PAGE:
FIG. 3A illustrates two example bundles in which no-op instructions have been inserted, and FIG. 3B continues the example of FIG. 3A by showing elimination of the no-op instructions by way of the present invention. The example assumes an instruction sequence of: instructions A followed by B followed by C. The example further assumes that the number of bits available for a template is insufficient to group all of instructions A, B, and C in one bundle while preserving the required instruction order and respecting instruction dependencies.
The grouping of instructions in FIG. 3A has instructions A and B in bundle 150 and instruction C in bundle 160. Template X controls bundle 150, and template Y controls bundle 160. Bundle 150 has a no-op instruction in slot 152, and bundle 160 has no-op instructions in slots 162 and 164. Stop bits 154 and 166 are placed at the end of bundles 150 and 160, respectively.
Bundles 150 and 160 are constructed under the assumption that the number of bits available in a template is insufficient to define a template that allows all of instructions A, B, and C to be grouped in the same bundle, with a stop bit separating instructions A and B from instruction C, and a stop bit following instruction C.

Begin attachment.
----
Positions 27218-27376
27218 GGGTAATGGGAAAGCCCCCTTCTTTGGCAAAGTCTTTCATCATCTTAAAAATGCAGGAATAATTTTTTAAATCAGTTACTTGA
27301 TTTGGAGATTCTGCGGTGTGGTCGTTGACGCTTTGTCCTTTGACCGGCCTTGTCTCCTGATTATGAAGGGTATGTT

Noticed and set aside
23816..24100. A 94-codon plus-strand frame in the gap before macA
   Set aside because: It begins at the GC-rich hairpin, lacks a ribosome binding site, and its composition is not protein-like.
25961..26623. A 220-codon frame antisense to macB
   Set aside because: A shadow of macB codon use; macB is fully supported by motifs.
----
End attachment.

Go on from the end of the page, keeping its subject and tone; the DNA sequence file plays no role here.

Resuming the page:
FIG. 3B illustrates a grouping of instructions A, B, and C in a single bundle 170 and elimination of the no-op instructions in accordance with one embodiment of the present invention. Instead of including the template with a bundle of instructions, a template index value 170 is included in the bundle. The template index value is used to reference one of a group of template registers, where the template values are stored in the template registers. The template registers allow different groups of templates to be used based on processor type and application needs, for example. With a fixed set of templates, all applications are restricted to execution with the same template values, even if a different set of templates would be better suited for the instruction mix of an application. The present invention allows different sets of template values to be used based on the instruction mix of the application. Thus, while no-ops are unlikely to be entirely eliminated, the number of no-ops can be reduced by using different sets of template values for different types of applications.